When co-workers don’t see each other every day, relationship building must be more intentional, says Ms. Jeshani. During the pandemic, companies hosted trivia nights, book clubs and weekly lunches to foster connections. Some offices set up ongoing virtual workspaces, where employees could drop in and work on their own tasks. These kinds of efforts can reinforce the connections that may be lost when some employees are remote.
Dr. Cassidy notes that managers must also be more transparent about the goals and values of the organization and clear on how employees fit into those goals. If employees don’t understand how they contribute, they won’t feel like they belong.
When employees know how they fit into the company’s mission, everyone works to move it forward, says Ms. Jeshani.
“That type of bond is really strong because once those goals are set and you’re communicating with each other, it’s a really great way to show, okay, we are in this together, we have a common purpose.”
Ask Women and Work
Have a question about your work life? E-mail us at GWC@globeandmail.com.
Question: I’ve recently entered into a mentorship with a senior-level manager through a matching program at my workplace. However, I feel like it’s not going well. I’m an introverted person and I feel as if I’m not asking enough questions or showing that I am an ambitious and promising leader-in-training. My mentor is very accomplished, which is likely a cause of my nerves. As a result, they often have to carry the conversation and I worry they aren’t getting a great impression of me. How can I get the most out of these meetings and show I am someone that has a lot to offer?
We asked Paulina Cameron, CEO of The Forum, a registered Canadian charity with a mission to help women entrepreneurs access resources and community, to field this one:
First of all, I want to recognize you for investing in your leadership development. Your organization saw something in you, and all leaders (including you) deserve kindness, patience and grace when starting something new.
The success of your mentorship can only be defined by you, so consider why you chose to step into this process. The role of a mentor is to share knowledge, support and offer perspective – the goal of mentorship isn’t having to prove yourself, though I can understand why it can feel that way in this context.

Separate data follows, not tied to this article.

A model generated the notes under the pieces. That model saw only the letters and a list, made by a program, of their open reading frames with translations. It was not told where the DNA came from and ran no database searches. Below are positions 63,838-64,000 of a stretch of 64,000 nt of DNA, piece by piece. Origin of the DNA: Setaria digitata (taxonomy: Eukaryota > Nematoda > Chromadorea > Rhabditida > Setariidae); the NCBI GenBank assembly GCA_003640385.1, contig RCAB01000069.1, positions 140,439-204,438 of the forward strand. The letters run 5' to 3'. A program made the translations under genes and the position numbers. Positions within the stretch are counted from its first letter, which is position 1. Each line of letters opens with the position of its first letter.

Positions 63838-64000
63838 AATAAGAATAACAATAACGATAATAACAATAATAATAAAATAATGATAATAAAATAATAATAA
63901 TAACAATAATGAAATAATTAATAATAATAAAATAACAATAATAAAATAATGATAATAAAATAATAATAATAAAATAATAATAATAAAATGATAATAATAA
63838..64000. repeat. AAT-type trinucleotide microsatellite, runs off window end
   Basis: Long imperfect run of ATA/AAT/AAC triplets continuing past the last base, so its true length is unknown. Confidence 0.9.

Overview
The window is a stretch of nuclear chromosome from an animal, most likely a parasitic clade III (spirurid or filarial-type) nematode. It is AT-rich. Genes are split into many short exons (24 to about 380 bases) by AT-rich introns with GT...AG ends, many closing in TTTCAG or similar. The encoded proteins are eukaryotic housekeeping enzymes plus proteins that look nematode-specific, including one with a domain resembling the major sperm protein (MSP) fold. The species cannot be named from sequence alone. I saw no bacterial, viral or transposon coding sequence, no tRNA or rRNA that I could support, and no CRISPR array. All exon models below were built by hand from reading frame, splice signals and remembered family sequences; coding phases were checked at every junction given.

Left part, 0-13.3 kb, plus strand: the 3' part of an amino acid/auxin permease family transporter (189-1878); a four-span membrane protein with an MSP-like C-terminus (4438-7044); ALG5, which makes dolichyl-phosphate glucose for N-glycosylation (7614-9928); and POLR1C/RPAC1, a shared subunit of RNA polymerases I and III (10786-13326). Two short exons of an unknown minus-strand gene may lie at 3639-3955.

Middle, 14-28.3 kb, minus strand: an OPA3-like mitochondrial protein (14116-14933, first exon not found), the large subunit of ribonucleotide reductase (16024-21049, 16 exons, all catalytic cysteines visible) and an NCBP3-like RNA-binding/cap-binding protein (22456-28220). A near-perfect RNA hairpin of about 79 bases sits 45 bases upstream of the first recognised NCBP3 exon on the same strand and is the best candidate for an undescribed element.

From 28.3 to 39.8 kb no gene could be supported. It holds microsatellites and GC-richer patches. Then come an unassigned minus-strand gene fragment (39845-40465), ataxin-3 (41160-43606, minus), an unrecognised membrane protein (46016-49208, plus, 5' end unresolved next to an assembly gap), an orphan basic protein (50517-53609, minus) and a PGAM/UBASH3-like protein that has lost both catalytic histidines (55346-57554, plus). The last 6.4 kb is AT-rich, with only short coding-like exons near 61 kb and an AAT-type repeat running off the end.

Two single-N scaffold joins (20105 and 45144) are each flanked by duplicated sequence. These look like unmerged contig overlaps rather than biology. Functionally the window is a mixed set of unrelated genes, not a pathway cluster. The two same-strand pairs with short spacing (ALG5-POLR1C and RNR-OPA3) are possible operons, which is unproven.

Let your mentor know that one of your goals is to practice building confidence in external-facing relationships, and that this is a growth edge you’ve identified for yourself. You can ask your mentor how they approach preparing for these kinds of conversations, for networking, and even for public speaking. While it may seem this comes natural to them – and it may indeed be one of their strengths, most talented leaders are also intentional in how they think and prepare. And your mentor could share these insights.
Think about the arc of time of your mentorship as a learning journey and consider what topics you want to cover. Map out the meetings with a focus area for each session. Prepare a list of questions and key concepts you want to talk about.
Consider what skills and strengths you admire about your mentor and explore how they acquired them. Ask questions about how they navigated key decisions in their career, how they identified their strengths and invested in their own growth, what tools, experiences or communities propelled them, what challenges they faced, what they read or which events do they attend, and if they were back in your shoes, what advice might they have for themselves.
Introverts can be mislabelled as ‘quiet’ when they’re actually very thoughtful leaders and active listeners. Susan Cain’s book on introverts, Quiet, really highlights all the strengths introverts can bring and offers tactics on how you can appreciate your strengths and allow others to see you shine.
Lastly, remember this will likely be your first of many mentorships in your career, each offering a unique experience. Kudos to you for stepping into this opportunity today. Though it may feel uncomfortable, you’re embarking on a journey of growth and I am cheering you on.
Interested in more perspectives about women in the workplace? Find all stories on the hub here, and subscribe to the new Women and Work newsletter here. Have feedback on the series? E-mail us at GWC@globeandmail.com.